As always, the Critics’ Circle Theatre Awards 2019 ceremony at the Prince of Wales Theatre on 11 February was a joyous affair, celebrating the manifold pleasures that the stage has to offer.
The event was presided over by Henry Hitchings, who announced that it was to be his final duty before retiring as Chair of the Circle’s drama section and then demonstrated previously hidden skills as a highly competent stand-up comedian during a breezy introduction.
More seriously, Hitchings also reminded audience members that “critics are passionate about theatre” and, just as importantly, they are “people who really know about theatre”, making these awards highly valued by every recipient.
The first two awards went to contrasting winners. First, Matt Wolf enthused about the debut performance in Dear Evan Hanson, which won Sam Tutty The Jack Tinker Award for Most Promising Newcomer. The impressive youngster delivered a modest but touching acceptance speech to set the ball rolling.
The Best Actress award was shared, Lyn Gardner reminding us all of the genius of Juliet Stevenson both in The Doctor and throughout her working life. The actress then noted that she has rarely been garlanded during a career that now stretches to 42 years. She was proud to share the trophy with, in her absence, Sharon D Clarke for Death of a Salesman.
Fiona Mountford presented the Best Actor prize to Andrew Scott for Present Laughter. After a wonderful year, Scott seemed duly grateful and delivered the funniest and most personal speech of the evening, even embarrassing himself by recollecting a performance of Hamlet during which he “shot” Juliet Stevenson at point blank range.
A new Special Award celebrated the skills of ace lighting designer Paule Constable, whose career was encapsulated beautifully by David Benedict before her daughter collected the prize.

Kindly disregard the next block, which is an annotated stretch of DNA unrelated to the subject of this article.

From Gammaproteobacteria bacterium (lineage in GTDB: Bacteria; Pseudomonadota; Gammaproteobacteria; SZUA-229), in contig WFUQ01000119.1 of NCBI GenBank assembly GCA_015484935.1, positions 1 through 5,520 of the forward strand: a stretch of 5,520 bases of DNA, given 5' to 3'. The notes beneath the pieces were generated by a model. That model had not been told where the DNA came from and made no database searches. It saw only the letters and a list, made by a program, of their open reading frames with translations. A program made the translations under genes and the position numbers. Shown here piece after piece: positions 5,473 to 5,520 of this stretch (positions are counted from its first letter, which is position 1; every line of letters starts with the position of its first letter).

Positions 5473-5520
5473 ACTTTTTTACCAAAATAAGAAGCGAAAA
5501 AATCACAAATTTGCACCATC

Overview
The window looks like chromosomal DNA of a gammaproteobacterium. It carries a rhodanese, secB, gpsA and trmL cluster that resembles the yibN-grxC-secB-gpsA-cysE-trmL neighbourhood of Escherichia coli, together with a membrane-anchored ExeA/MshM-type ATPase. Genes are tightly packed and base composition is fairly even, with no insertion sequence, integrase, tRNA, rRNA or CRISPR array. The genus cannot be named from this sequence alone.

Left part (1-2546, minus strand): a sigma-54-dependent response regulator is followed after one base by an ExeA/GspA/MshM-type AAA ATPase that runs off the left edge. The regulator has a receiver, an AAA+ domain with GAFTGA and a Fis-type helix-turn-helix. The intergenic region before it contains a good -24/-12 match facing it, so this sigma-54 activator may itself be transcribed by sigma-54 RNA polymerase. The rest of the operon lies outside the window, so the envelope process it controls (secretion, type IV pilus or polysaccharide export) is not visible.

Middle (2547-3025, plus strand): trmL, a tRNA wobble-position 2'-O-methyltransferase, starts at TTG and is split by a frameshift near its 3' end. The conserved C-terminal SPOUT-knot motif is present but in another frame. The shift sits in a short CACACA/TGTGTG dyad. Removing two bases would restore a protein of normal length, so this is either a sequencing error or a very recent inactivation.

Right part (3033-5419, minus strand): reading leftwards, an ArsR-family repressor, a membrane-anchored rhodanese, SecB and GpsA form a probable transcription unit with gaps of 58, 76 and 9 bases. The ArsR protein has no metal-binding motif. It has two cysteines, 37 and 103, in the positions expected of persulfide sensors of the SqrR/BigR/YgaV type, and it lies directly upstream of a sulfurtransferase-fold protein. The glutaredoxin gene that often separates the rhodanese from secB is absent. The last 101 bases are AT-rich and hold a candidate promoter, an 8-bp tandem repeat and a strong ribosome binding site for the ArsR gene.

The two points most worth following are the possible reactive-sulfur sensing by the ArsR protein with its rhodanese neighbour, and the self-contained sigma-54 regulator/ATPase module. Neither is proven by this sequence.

As Michael Billington pointed out when handing over The Trewin Award for Best Shakespearean Performance, this is very rarely won for a comedic performance but he had no doubt that Hammed Animashaun’s Bottom in A Midsummer Night’s Dream at the Bridge was fully deserving. This view was clearly shared by both the audience and a significant proportion of the cast, who turned up to collect the prize on behalf of the winner.
The Best Director Award was presented by Mark Shenton to Jamie Lloyd for a busy year that included Betrayal at the Harold Pinter Theatre, Evita at the Regent’s Park, Open Air Theatre and Cyrano de Bergerac at the Playhouse Theatre
Jessie Thompson gave a succinct speech in which she noted that there was never any doubt about the winner of the Most Promising Playwright award. Strangely, the only person who seemed surprised was the highly deserving winner, Jasmine Lee-Jones for Seven Methods of Killing Kylie Jenner.
Andzej Lukowski presented the Best Designer prize to Tom Scutt, making it clear that while this was specifically for his work on A Very Expensive Poison, he could as easily have been the recipient for either Fairview or Berberian Sound Studio.
Prior to the announcement by Susanna Clapp of The Michael Billington Award for Best New Play, to great applause, Henry Hitchings presented the recently retired Michael Billington with a poster-sized eulogy from his fellow critics, expressing their appreciation for his 48 years in harness. The award itself would certainly have met with the great man’s approval, going to Lucy Prebble for A Very Expensive Poison.
Perhaps the most predictable winner of the extended lunch break was The Peter Hepple Award for Best Musical presented to the producers by Sarah Hemming. She gushed justifiably about the wondrous Come from Away, a 9/11 show with heart, soul, music and comedy in equal measures.